This workout approach was devised in Japan by Izumi Tabata
Tabata training, which is being talked about a lot these days because of the marvelous results obtained by singer Noemi, is a training protocol created in the 90s by scientist Izumi Tabata, who identified the peculiarities of this approach to training by working alongside alongside with an active team at the National Institute of Fitness and Sports in Tokyo.
Born with the aim of optimizing both aerobic and anaerobic physical performance beyond the threshold, it is particularly recommended for athletes who practice combat sports. In general, it can also be practiced by those who train for team sports that involve running.
Given this necessary premise, let's see what this training method consists of. Let's start by saying that those who choose this type of workout must perform high intensity exercises for about 20 seconds. For the next 10, however, you have to take a break. The scheme of the Tabata training provides for the repetition, within 4 minutes, of 8 sequences like the one just described.
Science has repeatedly focused on its effects on physical fitness. Noteworthy in this regard is a study conducted in 2011 by an active team at the University of New South Wales (Australia). The experts in question focused on the effects of high intensity intermittent training on the loss of subcutaneous and abdominal body fat.
At follow up, they concluded that this type of physical activity allows to appreciate a modest decrease in subcutaneous and abdominal body fat levels in young normal weight and adults of both sexes, slightly overweight. The mechanisms leading to this result have not yet been identified with confidence.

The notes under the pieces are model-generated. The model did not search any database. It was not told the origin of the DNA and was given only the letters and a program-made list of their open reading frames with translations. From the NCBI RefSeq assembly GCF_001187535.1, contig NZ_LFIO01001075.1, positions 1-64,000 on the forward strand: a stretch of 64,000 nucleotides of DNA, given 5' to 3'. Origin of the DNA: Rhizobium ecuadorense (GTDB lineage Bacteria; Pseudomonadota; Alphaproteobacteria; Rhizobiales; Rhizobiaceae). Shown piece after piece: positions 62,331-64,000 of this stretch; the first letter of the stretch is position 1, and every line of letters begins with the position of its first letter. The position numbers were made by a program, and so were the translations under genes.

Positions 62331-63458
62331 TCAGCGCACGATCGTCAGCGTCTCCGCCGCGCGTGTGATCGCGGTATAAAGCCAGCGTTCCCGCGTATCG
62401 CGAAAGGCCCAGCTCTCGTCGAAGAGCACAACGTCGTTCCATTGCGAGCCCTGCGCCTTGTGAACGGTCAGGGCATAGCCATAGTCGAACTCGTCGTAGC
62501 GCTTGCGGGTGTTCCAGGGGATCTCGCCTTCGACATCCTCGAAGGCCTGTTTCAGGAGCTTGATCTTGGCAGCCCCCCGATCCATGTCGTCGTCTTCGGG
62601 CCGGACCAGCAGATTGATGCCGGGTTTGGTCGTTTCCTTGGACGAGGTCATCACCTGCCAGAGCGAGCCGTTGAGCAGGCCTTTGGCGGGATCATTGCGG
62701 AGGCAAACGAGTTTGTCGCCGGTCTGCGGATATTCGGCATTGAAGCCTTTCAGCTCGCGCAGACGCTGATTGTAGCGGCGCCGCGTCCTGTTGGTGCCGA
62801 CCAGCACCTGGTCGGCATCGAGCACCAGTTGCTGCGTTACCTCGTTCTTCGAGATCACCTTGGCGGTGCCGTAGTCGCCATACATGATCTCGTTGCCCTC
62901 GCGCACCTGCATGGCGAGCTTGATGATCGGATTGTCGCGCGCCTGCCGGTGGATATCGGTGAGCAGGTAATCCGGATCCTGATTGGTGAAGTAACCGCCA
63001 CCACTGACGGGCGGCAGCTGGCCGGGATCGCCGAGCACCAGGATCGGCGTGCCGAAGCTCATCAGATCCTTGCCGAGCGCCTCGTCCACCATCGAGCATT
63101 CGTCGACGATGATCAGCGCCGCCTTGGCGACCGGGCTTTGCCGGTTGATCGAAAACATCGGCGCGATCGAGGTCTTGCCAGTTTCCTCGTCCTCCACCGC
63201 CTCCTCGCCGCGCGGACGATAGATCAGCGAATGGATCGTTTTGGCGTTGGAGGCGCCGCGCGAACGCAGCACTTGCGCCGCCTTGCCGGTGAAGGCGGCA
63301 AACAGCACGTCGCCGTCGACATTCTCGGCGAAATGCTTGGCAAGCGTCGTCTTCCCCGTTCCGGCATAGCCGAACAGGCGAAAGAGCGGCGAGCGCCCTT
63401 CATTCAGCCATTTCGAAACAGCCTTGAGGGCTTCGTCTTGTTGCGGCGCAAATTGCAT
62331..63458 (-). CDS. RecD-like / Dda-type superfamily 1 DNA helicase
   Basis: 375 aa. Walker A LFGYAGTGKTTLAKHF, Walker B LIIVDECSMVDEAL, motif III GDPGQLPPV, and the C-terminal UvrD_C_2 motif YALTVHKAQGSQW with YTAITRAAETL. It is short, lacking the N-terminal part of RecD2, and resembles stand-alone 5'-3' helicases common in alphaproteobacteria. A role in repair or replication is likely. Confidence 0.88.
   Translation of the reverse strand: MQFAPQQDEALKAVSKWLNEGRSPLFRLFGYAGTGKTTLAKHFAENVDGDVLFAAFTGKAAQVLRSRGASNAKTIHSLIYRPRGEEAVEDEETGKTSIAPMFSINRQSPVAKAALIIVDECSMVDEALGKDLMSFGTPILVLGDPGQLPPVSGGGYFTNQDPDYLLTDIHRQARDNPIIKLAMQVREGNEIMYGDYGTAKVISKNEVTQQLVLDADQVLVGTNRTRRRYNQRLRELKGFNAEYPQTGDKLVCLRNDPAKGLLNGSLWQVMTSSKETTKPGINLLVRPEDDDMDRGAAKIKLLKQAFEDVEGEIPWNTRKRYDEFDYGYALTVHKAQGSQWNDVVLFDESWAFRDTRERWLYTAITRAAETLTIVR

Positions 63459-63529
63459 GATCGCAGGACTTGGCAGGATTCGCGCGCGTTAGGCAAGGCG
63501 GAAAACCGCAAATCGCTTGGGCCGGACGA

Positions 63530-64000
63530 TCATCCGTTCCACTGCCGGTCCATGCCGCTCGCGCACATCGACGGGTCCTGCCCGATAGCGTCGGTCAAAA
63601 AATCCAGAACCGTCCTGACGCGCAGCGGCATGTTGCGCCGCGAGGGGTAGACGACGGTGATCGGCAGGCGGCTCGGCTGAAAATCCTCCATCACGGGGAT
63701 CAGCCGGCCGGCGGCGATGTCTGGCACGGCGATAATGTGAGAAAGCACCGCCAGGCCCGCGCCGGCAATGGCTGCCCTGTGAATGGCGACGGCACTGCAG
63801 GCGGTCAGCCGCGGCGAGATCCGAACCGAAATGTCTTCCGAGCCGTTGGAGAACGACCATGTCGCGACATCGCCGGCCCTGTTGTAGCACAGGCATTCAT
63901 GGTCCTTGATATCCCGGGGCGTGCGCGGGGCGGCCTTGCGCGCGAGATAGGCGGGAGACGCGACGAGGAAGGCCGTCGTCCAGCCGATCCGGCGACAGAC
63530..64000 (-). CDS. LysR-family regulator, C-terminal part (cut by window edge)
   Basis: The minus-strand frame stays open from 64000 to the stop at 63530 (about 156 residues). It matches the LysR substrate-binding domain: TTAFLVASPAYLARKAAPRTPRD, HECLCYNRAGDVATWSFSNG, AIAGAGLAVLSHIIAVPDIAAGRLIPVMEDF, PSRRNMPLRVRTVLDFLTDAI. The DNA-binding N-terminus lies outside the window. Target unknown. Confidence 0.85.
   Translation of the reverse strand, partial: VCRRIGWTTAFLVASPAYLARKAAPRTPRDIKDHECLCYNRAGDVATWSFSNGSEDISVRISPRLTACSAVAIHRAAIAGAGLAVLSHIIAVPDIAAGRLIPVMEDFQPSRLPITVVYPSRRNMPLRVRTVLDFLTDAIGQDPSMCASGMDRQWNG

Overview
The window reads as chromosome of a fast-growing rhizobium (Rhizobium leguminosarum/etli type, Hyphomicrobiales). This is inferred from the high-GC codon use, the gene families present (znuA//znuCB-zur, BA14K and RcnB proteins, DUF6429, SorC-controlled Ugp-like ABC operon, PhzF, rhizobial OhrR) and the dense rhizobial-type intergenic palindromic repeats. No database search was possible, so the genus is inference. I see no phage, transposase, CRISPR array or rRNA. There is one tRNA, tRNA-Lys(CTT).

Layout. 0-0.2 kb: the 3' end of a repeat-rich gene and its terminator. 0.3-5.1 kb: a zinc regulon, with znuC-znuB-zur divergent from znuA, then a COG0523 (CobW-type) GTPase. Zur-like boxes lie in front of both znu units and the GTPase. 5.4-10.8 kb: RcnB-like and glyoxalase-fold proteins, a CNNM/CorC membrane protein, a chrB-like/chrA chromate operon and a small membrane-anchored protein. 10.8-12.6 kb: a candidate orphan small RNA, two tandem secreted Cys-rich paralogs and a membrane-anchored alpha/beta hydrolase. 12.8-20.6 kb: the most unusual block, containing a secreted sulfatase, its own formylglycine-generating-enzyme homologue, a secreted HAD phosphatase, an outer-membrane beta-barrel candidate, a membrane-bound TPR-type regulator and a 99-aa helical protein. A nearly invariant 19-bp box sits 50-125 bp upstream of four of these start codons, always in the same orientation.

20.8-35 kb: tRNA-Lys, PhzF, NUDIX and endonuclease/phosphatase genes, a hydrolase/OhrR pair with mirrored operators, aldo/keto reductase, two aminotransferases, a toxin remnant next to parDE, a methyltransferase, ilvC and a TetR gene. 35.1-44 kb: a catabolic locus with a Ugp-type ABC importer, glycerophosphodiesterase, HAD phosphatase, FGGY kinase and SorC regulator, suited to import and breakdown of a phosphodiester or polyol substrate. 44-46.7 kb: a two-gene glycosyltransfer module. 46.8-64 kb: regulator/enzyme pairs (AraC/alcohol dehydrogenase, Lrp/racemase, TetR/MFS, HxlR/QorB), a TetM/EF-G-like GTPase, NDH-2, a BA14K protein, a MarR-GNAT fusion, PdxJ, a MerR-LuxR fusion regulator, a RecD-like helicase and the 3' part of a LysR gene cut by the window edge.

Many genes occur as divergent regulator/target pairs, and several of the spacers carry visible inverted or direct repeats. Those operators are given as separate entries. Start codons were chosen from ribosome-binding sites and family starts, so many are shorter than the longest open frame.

According to the scholars who curated the aforementioned research work, lipid oxidation processes that occur both during and after exercise, as well as appetite suppression, may be the basis.
Returning to the practical aspect of the training chosen by singer Noemi, remember that before engaging in the actual session it is necessary to devote yourself to warming up. As for the exercises, it is good to know that they can be performed both free-body – e.g. push-ups and jumping jacks – both using tools like the medicine ball and the kettlebell.
Since the breaks are very short, there is no material time to dispose of lactic acid: in this way, those who train can maintain maximum intensity levels throughout the workout. We conclude with a reference to contraindications, among which it is possible to mention overweight, cardiovascular pathologies and poor aptitude for physical activity.